Jakarta wants the half-a-billion dollar deposit as a guarantee that the Phoenix, Arizona-based company will complete construction of another local smelter. The amount would add to an estimated $80 million that Freeport set aside in July 2015 to obtain its current export permit.

    Said said if Freeport does not want to provide the deposit, the company must offer an alternative to demonstrate their commitment to expanding Indonesia's smelter capacity.

    Freeport CEO Richard Adkerson said late Tuesday the government's demand for a smelter deposit was "inconsistent" with an agreement reached between the two sides in mid-2014.

    According to those agreements, Freeport must sell the government a greater share of the Grasberg copper and gold mine and invest in domestic processing to win an extension of its mining contract beyond 2021.

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    China's MMG output plan for Peru copper mine tops forecasts

    China's MMG Ltd flagged on Thursday that its $10 billion new copper mine in Peru was set to ramp up production faster than some analysts had expected, which could weigh on copper markets already mired at more than six-year lows.

    MMG, the Melbourne-based arm of China's state-owned Minmetals Corp, said it expected to produce 250,000 to 300,000 tonnes of copper in concentrate at the Las Bambas mine in 2016.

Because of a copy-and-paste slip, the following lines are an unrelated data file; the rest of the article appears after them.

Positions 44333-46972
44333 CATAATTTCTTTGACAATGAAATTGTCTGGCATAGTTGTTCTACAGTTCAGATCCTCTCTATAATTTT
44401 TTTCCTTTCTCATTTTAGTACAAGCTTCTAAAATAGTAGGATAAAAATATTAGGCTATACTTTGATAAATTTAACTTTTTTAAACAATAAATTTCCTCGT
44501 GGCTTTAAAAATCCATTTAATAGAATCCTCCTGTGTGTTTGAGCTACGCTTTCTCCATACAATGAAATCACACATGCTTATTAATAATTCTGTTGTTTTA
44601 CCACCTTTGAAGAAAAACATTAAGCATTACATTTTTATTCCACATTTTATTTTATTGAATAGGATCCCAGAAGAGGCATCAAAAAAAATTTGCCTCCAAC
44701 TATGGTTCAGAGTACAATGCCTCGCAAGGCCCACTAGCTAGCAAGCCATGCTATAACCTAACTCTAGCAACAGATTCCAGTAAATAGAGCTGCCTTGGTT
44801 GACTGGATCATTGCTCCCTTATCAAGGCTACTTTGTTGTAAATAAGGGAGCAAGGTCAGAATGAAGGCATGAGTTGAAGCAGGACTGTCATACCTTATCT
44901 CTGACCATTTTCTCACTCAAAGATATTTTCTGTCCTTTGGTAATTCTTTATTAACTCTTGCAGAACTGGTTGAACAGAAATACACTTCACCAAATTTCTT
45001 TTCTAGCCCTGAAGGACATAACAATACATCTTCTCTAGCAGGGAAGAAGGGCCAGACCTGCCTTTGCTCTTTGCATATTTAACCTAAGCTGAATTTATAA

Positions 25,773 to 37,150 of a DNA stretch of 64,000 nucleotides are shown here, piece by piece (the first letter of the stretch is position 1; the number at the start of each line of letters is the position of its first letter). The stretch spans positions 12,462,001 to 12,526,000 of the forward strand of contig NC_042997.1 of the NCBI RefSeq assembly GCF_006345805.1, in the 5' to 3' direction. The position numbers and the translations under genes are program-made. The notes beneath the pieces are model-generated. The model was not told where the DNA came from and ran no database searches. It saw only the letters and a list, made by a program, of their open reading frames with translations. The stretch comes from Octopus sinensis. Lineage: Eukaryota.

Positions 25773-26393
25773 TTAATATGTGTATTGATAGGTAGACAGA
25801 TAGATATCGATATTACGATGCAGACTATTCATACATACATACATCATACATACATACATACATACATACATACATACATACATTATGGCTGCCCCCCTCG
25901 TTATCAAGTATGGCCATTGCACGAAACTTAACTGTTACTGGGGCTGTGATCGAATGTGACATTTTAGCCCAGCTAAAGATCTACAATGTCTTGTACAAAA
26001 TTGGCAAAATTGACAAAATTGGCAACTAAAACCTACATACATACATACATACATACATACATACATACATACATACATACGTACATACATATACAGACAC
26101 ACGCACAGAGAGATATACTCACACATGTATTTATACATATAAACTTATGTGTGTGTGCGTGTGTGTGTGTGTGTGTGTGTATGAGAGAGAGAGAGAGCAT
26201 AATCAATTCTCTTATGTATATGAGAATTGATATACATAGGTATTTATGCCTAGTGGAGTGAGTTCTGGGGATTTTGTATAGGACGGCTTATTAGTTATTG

That's well above two analyst forecasts for up to 200,000 tonnes this year from the project, which shipped its first cargo earlier in January and is set to be the world's third largest copper mine when it reaches full capacity.

    Worries over a global supply glut have hit copper markets hard, with benchmark London prices falling 27 percent since the start of last year to their lowest since mid-2009.

    "At this stage, it is expected that commercial production will be achieved during the second half 2016," MMG said in its quarterly report.

    The company expects production costs at the mine to be between 80 and 90 cents a pound once it reaches a steady state.

    MMG produced a total of 207,528 tonnes of copper in 2015, up 8 percent on the previous year from its mines in Australia, Laos and the Democratic Republic of Congo, and expects output to more than double to between 415,000 and 477,000 tonnes in 2016, thanks to Las Bambas.

    Annual output of zinc in concentrate fell 16 percent to 392,667 tonnes in 2015, as the Century mine in Australia came to the end of its life, but that beat the top end of MMG's forecast of 370,000 tonnes.

    Production costs for zinc were 47 cents a pound in 2015, well below the company's forecast of 60-65 cents a pound.